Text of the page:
As SNRs are optically thin in the X-ray domain, there is a notable difficulty with the map of Vz (Fig. 4). The spectrum in a pixel is integrated over the LoS, so the peak energy and the corresponding velocity are also weighted by the local brightness along the LoS.

In a perfectly spherical remnant with a homogeneous emission and spherical expansion, velocities from the two half-shells would cancel each other out and no Doppler shift would be measured with our method, with only a line broadening observed. However, even for a regular Type Ia supernova remnant, these assumptions are not valid. In particular, the flux varies at large scale in the SNR. Due to the Rayleigh-Taylor instabilities and the clumpy aspect of the ejecta, bright clumps can also dominate the LoS.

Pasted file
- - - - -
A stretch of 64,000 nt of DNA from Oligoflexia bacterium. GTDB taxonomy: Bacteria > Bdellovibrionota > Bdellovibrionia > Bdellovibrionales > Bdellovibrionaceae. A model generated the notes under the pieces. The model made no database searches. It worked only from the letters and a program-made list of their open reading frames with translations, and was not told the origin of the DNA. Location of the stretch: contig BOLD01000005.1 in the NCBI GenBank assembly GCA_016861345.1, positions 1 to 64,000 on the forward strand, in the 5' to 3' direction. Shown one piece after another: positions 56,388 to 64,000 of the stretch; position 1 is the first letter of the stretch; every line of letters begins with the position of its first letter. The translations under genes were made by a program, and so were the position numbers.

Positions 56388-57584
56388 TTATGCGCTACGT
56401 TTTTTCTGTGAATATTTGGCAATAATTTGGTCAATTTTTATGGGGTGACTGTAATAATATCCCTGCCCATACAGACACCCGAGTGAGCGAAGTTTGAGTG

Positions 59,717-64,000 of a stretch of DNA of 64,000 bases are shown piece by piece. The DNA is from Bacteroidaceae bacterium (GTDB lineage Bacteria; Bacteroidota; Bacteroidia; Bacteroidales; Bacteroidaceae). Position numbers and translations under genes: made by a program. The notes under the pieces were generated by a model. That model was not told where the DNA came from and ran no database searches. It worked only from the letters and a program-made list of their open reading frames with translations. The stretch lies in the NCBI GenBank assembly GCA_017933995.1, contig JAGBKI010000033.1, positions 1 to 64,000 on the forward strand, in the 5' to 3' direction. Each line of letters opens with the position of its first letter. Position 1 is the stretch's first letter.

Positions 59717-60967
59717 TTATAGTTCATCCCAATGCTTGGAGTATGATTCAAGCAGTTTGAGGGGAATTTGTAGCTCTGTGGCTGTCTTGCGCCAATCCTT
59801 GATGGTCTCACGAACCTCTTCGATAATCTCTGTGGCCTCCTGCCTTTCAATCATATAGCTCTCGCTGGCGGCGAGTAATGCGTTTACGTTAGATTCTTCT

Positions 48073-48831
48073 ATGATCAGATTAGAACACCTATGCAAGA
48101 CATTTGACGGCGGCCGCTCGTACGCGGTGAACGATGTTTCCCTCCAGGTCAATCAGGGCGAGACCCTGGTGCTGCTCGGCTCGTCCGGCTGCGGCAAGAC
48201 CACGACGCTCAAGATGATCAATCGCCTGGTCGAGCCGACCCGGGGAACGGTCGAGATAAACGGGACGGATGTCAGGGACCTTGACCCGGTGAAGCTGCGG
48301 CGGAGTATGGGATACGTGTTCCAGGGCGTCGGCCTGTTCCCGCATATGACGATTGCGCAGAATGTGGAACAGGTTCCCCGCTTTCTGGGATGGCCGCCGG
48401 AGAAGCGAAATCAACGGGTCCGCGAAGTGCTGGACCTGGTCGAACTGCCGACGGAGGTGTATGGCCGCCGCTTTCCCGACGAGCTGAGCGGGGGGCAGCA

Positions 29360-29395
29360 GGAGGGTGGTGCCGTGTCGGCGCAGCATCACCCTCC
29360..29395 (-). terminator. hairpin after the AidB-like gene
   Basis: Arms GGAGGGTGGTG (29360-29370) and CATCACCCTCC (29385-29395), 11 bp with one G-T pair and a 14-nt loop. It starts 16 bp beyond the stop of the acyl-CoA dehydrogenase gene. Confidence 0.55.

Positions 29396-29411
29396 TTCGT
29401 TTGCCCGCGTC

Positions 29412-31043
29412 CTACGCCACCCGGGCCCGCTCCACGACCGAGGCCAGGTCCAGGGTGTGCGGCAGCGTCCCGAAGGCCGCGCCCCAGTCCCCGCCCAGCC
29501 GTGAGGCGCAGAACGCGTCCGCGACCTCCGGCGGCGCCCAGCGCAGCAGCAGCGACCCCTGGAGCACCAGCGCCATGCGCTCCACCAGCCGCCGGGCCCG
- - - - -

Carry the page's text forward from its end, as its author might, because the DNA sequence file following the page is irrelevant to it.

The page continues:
This is why the usual method used in Williams et al. (2017), Sato & Hughes (2017a), and Millard et al. (2022), which consists of studying only bright blobs is interesting. By isotropy, we can suppose that the blob is also locally small in the LoS and that it dominates the emission. In this case, the measures of Vz are located at one point on the LoS (which is necessary for a 3D reconstruction). But it is difficult to find good blobs to study in the SNR. There are around a hundred points currently in the accumulation of all the studies using this method, providing a limited coverage of the SNR.